Number of political appointments in government agencies up to one in three

A new report from the Australia Institute’s Democracy & Accountability program represents the largest and most comprehensive national study of the practice of cronyism in relation to government agency appointments ever undertaken in Australia.

This detailed and in-depth report investigated every appointment made to the Administrative Appeals Tribunal (AAT) since 1996 – nearly 1,000 appointments in total, and reveals that the proportion of political appointments to the AAT has soared from about 5-6% under the Howard, Rudd and Gillard, nearly one in three appointments (32%) in the Abbott/Turnbull/Morrison governments, and two in five appointments (40%) under the current government alone.

Main findings:

“Out of nearly 1,000 AAT appointments since 1996, a worrying trend emerges: appointments have become increasingly political under the current government,” said Ben Oquist, executive director of the Australia Institute.

“When John Howard was Prime Minister, only 6% of appointments to the AAT were political, but in the last term of the current government, 40% of appointments were political.

“These political appointments are much more likely to have no legal qualification than non-political appointments, although AAT decisions must consider facts, laws and policies.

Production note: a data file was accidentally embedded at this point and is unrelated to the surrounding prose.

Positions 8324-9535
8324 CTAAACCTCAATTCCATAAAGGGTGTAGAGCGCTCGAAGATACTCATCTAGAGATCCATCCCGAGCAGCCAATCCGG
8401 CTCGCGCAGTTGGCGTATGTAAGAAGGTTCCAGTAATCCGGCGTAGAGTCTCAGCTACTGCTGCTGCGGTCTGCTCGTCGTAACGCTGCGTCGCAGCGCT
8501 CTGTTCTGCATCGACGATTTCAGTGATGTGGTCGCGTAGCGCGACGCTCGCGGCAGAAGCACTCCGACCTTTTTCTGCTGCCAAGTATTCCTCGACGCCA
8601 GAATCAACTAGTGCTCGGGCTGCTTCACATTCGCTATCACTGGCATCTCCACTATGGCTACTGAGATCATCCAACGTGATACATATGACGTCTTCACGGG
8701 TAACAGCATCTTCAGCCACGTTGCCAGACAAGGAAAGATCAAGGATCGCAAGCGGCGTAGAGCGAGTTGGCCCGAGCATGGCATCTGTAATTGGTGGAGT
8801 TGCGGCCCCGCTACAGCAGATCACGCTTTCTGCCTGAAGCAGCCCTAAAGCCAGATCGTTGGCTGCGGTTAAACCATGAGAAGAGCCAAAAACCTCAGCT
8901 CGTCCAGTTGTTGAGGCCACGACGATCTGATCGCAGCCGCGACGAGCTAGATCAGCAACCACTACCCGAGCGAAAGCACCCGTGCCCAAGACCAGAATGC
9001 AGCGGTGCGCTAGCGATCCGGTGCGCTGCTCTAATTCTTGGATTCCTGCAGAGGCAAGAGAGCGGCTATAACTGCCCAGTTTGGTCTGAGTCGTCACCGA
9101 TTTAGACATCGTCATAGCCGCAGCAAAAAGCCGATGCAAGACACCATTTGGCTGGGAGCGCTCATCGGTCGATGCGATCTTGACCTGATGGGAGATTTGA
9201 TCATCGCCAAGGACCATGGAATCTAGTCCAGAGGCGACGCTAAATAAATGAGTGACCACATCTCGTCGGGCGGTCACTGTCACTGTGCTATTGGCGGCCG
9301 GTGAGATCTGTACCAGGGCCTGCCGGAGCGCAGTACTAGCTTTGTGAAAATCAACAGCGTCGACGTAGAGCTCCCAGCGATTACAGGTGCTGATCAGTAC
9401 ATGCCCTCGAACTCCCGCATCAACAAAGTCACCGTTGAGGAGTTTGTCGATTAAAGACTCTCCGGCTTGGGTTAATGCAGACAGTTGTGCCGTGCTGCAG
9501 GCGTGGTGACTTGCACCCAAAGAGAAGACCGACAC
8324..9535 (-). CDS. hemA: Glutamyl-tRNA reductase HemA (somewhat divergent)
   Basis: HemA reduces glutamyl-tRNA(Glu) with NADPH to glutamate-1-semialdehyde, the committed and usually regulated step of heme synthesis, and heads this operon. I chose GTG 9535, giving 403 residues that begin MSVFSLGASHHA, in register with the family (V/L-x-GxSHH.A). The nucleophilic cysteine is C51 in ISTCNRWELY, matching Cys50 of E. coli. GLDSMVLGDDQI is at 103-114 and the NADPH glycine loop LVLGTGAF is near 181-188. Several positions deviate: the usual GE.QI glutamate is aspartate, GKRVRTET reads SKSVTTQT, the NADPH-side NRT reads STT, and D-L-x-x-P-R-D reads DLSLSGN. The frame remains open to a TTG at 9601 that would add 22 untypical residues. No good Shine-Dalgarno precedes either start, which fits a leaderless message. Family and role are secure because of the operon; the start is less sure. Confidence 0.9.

“The AAT is responsible for reviewing life-changing federal government decisions, including deportations, migration visas, NDIS payments, social benefits, workers’ compensation, and veterans’ rights .

“Members of the public should be able to be sure that their case will be heard by a qualified and politically unappointed member of the tribunal.

“A complete overhaul is needed to ensure that the AAT’s selection process is open and transparent, and not subject to political manipulation. This is no longer just important for the AAT, but it is essential to restore integrity, accountability in government and protecting democracy itself.

Lead author of the report, Deb Wilkinson is an expert in the study of cronyism and is completing her PhD at the Australian National University.

/Public release. This material from the original organization/authors may be ad hoc in nature, edited for clarity, style and length. The views and opinions expressed are those of the author or authors.View Full here.